There's also the fact that the series you mention are based on books, and when an author starts to get famous, editing usually goes out the window, and every book is twice the size of the last one, meaning that you can't even fit the final volume into one movie.
Aug 02, 2013 04:02AM
But could the bloating come from people wanting to go back to the concept of having long stories, like the old serials of the bygone years, or even Doctor Who of the 60s-80s? I find that it gives the story more room to grow, if it doesn't run away like "Wheel of Time" (though I will also admit that it is hard to not run away when storytelling, especially with not having that experience in our generation).
Aug 02, 2013 11:13PM
Yeah, it isn't that a serial can't be good, of course--it's just that length for it's own sake isn't a great thing. When a story runs on because of a wealth of richness, it's great. When it runs on because of a lack of editing, that's something else.
Aug 12, 2013 05:39PM
I have to say quite like your review. I'm almost done with this book. I already knew the twist because of all the talk and I saw parts of the movie. Anyway, your review seemed to me (having just finished a course on English composition) like a college paper, but not in a bad way. I find on here that when writing reviews, people either get too personal Example... the relationship between so and so reminded me of my relationship with my boyfriend. Who cares? This is a book review, not a blog post. OR people act super professional like they think they're writing a review that's actually to be printed on the book. Example... Simply astonishing; (authors name) does it again with their blah blah blah writing sense. I actually laugh at those. Or lastly they just say stuff like this book sucked without really writing in a calm manner why they think so. So this was a breath if fresh air. So now that I've written a novel... Bye!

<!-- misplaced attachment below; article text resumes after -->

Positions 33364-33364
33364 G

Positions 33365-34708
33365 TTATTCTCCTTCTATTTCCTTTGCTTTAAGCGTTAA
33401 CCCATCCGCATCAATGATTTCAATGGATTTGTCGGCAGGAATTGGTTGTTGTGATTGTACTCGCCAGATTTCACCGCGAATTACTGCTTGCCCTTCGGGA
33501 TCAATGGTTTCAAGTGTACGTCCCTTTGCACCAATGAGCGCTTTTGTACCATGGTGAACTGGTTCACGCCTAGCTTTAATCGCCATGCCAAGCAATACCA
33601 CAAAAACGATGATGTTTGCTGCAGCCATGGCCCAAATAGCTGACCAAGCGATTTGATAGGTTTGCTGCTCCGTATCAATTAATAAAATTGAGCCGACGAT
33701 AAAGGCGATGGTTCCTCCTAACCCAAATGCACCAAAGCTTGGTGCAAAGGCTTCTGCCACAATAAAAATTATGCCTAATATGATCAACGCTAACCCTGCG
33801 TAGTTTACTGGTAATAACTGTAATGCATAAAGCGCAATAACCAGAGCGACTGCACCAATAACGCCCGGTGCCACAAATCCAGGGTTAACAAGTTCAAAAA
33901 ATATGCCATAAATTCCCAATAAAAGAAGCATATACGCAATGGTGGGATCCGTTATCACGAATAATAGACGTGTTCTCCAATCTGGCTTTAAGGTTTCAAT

Aug 12, 2013 05:42PM
Oh and I forgot. People also will basically tell the plot, like you sometimes see on books as well. It's like I don't want to know what the book is about, I can read that on the back of the book, what did you actually think of it?!
Aug 12, 2013 07:23PM
Yeah, I also find it frustrating how most reviews are just people giving plot summaries, then saying "I liked it" or "I didn't like it'--or they try to sound like a book reviewer from a magazine and pull out
all the bad cliches
without actually saying anything about the book. I try hard not to do that, myself. Thanks for the comment.
back to top
post a comment »
Add a reference:
Search for a book to add a reference
Flagging a post will send it to the Goodreads Customer Care team for review. We take abuse seriously in our discussion boards. Only flag comments that clearly need our attention. As a general rule we do not censor any content on the site. The only content we will consider removing is spam, slanderous attacks on other members, or extremely offensive content (eg. pornography, pro-Nazi, child abuse, etc). We will not remove any content for bad language alone, or being critical of a particular book.
© 2017 Goodreads Inc
authors & advertisers blog
Welcome back. Just a moment while we sign you in to your Goodreads account.